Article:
Agnes Cleve was one of the early Swedish modernists.
Agnes Cleve was born in 1876. She grew up in Uppsala in an intellectual bourgeois family as the second daughter of three. Her parents were Per Teoder Cleve, professor of chemistry at Uppsala University, and Alma Öhbom, a writer. It was a given that their daughters would be educated and the girls also accompanied their parents on several study trips to Europe.
In 1901 Agnes Cleve married the lawyer Ernst Lindesjöö. They had two children together. The marriage was dissolved in 1911. Agnes Cleve remarried in 1915 to the artist John Jon-And who was thirteen years her junior. They had a son together that year.
When Agnes Cleve was 16 years old she graduated from Uppsala högre elementarläroverket för flickor (an advanced school for girls). She then attended the Tekniska skolan (Konstfack) in Stockholm from 1892 to 1894. During the mid-1890s she worked as a laboratory assistant, which included making illustrative drawings. In 1897 she began to attend Göteborgs Musei rit- och målarskola (Konsthögskolan Valand), where she periodically attended classes until 1913. Her fellow students included Maj Bring, Mollie Faustman, Tora Vega Holmström, Vera Nilsson, and Ellen Trotzig.
One of her teachers in Gothenburg was the artist Carl Wilhemson. He practised gender equality when apportioning the available spots at the school and this played a significant role in opportunities for female Swedish artists. Wilhelmson’s impact on Agnes Cleve’s early paintings can clearly be seen, both in terms of technique and motifs. Her restful but serious self-portrait from 1911, called Kvinna vid staffli, was made by the application of small dots of paint which sometimes left the canvas bare. Agnes Cleve and Carl Wilhelmson began a relationship, which eventually led to her divorce and to Carl Wilhelmson’s move to Stockholm.
Agnes Cleve spent a few months studying cubism at the Académie de La Palette in Paris in 1914, along with the man who became her second husband. The pair became friends with Gabriele Münter and Wassily Kandinsky, who was an abstract expressionist painter and was part of the German artists’ group Der Blaue Reiter. The couple were exposed to another form of cubism in the works of Robert and Sonja Delauny. Agnes Cleve and Joh Jon-And returned to Sweden before the outbreak of the First World War. They bought a croft at Hurdan near Gullmarsfjorden in Bohuslän and erected a studio there. Both Gabriele Münter and Wassily Kandinsky visited them at their Bohuslän home in 1917.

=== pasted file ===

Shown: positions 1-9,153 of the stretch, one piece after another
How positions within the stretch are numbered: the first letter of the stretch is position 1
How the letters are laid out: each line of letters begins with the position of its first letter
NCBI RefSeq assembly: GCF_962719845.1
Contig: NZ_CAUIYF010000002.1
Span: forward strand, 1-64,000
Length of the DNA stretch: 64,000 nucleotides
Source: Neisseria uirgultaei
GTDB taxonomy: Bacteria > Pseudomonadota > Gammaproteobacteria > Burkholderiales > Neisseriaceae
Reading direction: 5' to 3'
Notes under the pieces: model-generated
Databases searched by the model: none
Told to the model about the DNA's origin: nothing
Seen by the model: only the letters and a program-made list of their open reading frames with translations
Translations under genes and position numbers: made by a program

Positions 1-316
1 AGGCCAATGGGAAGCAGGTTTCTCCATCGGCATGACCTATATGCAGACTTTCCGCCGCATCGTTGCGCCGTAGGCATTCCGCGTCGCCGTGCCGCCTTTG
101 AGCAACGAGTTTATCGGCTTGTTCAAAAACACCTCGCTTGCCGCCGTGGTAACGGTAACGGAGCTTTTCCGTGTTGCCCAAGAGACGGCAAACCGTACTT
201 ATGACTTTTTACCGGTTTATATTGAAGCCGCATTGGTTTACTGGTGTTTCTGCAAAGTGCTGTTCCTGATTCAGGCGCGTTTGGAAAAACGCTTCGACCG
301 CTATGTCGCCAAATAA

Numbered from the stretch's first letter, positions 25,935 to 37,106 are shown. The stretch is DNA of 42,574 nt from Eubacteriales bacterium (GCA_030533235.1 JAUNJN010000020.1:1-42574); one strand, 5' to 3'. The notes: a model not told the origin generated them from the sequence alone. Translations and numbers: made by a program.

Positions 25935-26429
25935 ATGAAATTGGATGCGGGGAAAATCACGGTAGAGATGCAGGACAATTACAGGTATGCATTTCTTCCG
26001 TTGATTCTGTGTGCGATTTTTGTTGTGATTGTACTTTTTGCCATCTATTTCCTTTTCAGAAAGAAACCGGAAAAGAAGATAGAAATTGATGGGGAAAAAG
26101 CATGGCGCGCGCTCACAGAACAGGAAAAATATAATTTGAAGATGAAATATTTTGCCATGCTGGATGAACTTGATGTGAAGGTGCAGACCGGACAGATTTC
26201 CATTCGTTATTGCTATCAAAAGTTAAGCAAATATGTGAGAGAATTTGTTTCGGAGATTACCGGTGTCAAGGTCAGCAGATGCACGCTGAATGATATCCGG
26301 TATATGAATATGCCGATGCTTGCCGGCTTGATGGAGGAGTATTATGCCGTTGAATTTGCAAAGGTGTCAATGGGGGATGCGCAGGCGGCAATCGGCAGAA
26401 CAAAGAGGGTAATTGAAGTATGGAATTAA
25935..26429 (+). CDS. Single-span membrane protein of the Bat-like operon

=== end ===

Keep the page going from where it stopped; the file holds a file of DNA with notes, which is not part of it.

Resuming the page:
In early 1915 Agnes Cleve and John Jon-And got married. They moved into an apartment with a large studio on Sankt Eriksgatan in Stockholm. During 1915 Agnes Cleve created several cubist paintings, such as Kvinna. She created her own combination of cubism and expressionism. The studio window looked out across the Sankt Erik Bridge and she used the bridge as a motif in several works. One of her paintings called Sankt Eriksbron is dominated by fierce smoke which emanates in fast-moving blue circular clouds out of the factory chimneys of the nearby industrial area. Movement is tangible in Agnes Cleve’s paintings, as exemplified in the cacophonous painting called Brand i New York, with skyscrapers, people, fire engines, fire, and water. Agnes Cleve had spent three months in New York during 1916 with John Jon-And, where modern city life inspired her to create several paintings.
Agnes Cleve was a frequent traveller and went abroad almost every year. In addition to numerous journeys to European cities, she also visited Tunis, Algiers, and Istanbul. She frequently returned to Italy. Motifs and titles inspired by Italy include Nunnekloster i Assisi, and Gränd i Napoli from 1922. These are light and relatively peaceful images.
Agnes Cleve approved of the energy and power of modern society and a frequently recurring motif in her work is the factory building. During the 1930s she painted the Sandvik factory buildings with their chimneys and workers beside the glowing furnaces. She was still using expressive colours but more restricted shapes. The paintings were displayed at Sandviken and Gefle art hall.